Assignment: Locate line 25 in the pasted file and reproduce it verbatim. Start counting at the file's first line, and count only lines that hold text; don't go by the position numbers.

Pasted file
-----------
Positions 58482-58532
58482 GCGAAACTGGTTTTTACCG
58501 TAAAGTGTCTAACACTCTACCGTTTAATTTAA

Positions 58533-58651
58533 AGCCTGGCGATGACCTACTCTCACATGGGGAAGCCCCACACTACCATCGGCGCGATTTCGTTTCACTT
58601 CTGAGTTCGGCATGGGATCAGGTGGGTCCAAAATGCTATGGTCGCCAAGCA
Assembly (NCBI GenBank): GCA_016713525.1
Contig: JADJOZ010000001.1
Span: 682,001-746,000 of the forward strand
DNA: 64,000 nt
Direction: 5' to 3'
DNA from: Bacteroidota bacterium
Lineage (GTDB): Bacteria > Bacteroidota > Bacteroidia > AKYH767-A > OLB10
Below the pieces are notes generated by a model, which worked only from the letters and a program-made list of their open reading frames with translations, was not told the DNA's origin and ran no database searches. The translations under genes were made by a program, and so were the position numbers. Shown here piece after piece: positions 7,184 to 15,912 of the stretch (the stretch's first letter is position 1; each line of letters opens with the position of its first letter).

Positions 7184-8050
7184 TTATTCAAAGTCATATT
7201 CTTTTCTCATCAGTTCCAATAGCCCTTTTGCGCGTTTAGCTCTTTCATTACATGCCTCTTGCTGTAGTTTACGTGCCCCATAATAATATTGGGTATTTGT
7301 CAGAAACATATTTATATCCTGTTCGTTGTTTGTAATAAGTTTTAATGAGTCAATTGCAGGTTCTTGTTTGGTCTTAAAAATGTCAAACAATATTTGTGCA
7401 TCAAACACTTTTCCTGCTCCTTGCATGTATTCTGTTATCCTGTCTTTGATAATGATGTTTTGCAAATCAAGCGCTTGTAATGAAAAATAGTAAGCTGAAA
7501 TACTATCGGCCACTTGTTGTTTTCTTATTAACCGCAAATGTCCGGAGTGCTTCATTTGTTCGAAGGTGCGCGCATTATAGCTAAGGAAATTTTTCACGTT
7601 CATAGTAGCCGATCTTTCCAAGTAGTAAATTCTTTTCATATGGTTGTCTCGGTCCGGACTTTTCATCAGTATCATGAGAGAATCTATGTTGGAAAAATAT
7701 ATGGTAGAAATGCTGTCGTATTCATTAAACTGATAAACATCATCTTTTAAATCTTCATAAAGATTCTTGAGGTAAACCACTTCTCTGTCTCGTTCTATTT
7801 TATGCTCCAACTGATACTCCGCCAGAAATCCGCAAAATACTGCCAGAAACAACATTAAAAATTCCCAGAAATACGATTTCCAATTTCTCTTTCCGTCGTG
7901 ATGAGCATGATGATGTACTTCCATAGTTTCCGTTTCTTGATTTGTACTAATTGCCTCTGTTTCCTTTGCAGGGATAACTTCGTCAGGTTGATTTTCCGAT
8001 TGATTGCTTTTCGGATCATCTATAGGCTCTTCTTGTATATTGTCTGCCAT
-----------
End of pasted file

8001 TGATTGCTTTTCGGATCATCTATAGGCTCTTCTTGTATATTGTCTGCCAT